Abstract and Keywords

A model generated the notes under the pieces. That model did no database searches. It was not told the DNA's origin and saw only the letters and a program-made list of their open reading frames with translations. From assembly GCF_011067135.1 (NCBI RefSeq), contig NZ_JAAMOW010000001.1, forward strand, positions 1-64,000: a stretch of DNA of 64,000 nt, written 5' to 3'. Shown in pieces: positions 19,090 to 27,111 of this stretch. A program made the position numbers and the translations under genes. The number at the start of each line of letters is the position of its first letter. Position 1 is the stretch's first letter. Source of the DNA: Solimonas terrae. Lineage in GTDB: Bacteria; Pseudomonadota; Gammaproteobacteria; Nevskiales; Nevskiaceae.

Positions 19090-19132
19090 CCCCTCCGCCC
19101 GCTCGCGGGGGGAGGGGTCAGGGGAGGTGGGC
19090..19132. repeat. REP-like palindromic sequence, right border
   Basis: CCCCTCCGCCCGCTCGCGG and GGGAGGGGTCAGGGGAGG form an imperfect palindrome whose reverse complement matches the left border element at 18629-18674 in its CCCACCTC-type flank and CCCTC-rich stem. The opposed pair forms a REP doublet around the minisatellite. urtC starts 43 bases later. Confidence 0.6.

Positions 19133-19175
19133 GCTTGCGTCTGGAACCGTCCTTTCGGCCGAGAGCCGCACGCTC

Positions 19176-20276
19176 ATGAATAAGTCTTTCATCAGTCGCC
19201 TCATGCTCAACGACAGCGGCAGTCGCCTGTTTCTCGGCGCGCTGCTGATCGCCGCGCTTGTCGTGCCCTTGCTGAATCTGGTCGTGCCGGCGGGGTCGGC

Research in psychological science, specifically social psychology, has challenged many of the law's assumptions about human behaviour. Traditionally, these challenges have focused on a fairly narrow range of legal processes involving courtroom evidence and decision making. Thus, social psychologists have examined problems and processes such as pre-trial publicity, interrogations and confessions, juror and jury decision making, and the like. In the related field of cognitive psychology, important contributions from research in memory regarding eyewitness testimony and eyewitness identification have led to greater scrutiny and occasionally expert testimony at trials. This article discusses findings from some of the traditional intersections of law and social psychology, many of which focus on courtroom processes and procedures. It also explores the ways in which more recent findings in social psychology inform debates about legal issues such as punishment, discrimination, morality, mens rea, and remorse, as well of out-of-court processes such as negotiation and dispute resolution.
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